3 Ways To Reduce Back Pain Without Medication
When you have ongoing back pain, finding a way to reduce the problem without using medication or at least avoiding an increase in the medication you use is best. There are several strategies to reduce back pain that do not involve medication.
In some instances, chronic back pain can be the result of or increased by excess weight, especially if you generally carry excess weight around the abdomen. This extra weight can pull your spine forward and increase stress on your back muscles. In some people, excess weight also causes spine compression and can contribute to the degeneration of their vertebrae. When you are already physically limited by weight and/or back pain, you should discuss strategies with your doctor. Some people may benefit from medical weight loss interventions, such as medically supervised diets or bariatric surgery. Those who do not have as much weight to lose may only need a combination of nutritional counseling and help from a fitness coach. Working with a fitness coach who has a background in helping people with different physical issues means they have an understanding of what your body can do without causing new problems.
There are several pain management strategies that do not involve medications. For example, retail or prescription lidocaine is one option. This is available in the form of a cream or patch that can be applied to your back and may reduce some of the pain. Since the retail version is a lower concentration of lidocaine, you may want to ask your doctor for prescription-strength versions. Many people find retail heating or cooling ointments can also be effective, especially if your pain is due to either muscle tension or arthritic changes. These products may not be as effective if you are dealing with neuropathic pain. Transcutaneous electrical nerve stimulation (TENS) devices are also available at retail outlets or better devices are available by prescription. Since these devices send a signal to interrupt pain signals, they can be effective at reducing some types of back pain. You should be cautious about using TENS units if you have back spasms since the electrical current could aggravate this problem.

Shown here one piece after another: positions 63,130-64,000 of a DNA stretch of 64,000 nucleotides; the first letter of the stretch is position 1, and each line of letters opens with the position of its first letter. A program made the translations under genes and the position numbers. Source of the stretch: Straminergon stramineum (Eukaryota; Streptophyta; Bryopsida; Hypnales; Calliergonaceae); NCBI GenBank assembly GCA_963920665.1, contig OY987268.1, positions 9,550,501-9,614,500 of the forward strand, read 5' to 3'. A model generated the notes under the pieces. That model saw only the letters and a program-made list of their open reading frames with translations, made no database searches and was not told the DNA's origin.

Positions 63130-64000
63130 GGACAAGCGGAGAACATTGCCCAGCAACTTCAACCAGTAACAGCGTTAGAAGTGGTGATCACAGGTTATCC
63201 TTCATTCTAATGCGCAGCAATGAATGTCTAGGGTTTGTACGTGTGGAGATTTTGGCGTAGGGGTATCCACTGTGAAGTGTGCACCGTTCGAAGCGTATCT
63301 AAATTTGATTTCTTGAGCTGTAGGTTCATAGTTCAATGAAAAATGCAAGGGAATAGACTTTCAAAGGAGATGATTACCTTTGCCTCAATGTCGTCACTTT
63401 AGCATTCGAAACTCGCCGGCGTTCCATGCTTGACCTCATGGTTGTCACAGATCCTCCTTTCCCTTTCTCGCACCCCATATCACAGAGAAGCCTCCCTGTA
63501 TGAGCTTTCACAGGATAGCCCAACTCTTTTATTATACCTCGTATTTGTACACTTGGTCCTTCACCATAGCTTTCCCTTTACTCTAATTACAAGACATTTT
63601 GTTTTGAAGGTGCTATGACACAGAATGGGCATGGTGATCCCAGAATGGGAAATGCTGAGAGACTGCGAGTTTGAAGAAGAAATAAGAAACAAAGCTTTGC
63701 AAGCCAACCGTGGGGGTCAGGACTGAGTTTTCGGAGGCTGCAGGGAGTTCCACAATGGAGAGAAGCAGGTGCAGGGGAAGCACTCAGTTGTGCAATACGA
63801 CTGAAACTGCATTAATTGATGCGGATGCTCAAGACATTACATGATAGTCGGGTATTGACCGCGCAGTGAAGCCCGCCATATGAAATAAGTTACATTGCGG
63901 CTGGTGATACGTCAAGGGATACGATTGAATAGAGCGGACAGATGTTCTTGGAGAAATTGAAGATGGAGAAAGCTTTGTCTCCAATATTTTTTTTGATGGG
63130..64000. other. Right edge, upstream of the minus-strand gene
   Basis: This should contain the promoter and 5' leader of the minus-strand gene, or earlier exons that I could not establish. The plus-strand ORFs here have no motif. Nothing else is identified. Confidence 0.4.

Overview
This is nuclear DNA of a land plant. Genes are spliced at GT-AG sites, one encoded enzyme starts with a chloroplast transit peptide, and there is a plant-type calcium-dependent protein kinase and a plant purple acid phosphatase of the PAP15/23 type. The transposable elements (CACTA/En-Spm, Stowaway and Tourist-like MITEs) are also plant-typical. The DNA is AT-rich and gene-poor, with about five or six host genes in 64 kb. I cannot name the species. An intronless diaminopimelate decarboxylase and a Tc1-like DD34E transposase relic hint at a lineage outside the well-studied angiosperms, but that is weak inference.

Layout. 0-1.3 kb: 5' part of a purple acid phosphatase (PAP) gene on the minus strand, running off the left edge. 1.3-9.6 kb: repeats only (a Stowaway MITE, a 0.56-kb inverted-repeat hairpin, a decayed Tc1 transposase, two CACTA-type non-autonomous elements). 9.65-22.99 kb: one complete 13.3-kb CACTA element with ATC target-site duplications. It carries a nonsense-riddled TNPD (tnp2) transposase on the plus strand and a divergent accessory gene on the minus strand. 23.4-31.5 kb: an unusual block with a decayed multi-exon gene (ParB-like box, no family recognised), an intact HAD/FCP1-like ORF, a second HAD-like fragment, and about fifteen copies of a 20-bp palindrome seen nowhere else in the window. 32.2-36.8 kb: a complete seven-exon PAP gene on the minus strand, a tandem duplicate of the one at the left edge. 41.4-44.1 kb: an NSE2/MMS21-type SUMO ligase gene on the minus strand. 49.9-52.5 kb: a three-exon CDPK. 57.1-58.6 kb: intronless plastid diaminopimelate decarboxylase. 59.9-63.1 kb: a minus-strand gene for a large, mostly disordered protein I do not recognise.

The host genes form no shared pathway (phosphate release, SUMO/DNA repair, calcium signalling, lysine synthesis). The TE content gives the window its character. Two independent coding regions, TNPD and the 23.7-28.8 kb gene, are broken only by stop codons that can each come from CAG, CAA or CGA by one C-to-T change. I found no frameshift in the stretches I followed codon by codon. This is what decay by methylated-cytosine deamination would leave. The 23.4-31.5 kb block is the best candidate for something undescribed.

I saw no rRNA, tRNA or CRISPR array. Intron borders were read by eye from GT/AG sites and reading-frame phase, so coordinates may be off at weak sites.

Attending regular physical therapy sessions should be high on your list of ways to reduce back pain because virtually anyone can benefit from sessions. Physical therapy can involve many different activities and the use of assistive devices. For example, your physical therapist may want you to engage in exercises that help strengthen other muscles and place less strain on your back, in addition to working on your posture. Assistive devices, such as a back brace, can also be helpful. Sometimes back pain is caused or exacerbated by other problems, such as issues with your weight-bearing joints. When you are compensating for bad feet, ankles, knees, or hips, it is easy to ultimately add stress to your back. All of these issues will need to be addressed in physical therapy before you notice a decrease in back pain.
Although medication is sometimes necessary to reduce back pain, you should continue to explore other back pain treatment options that might have long-term benefits. In some cases, improving strength and reducing excess strain on your back will give you more long-term reductions in back pain.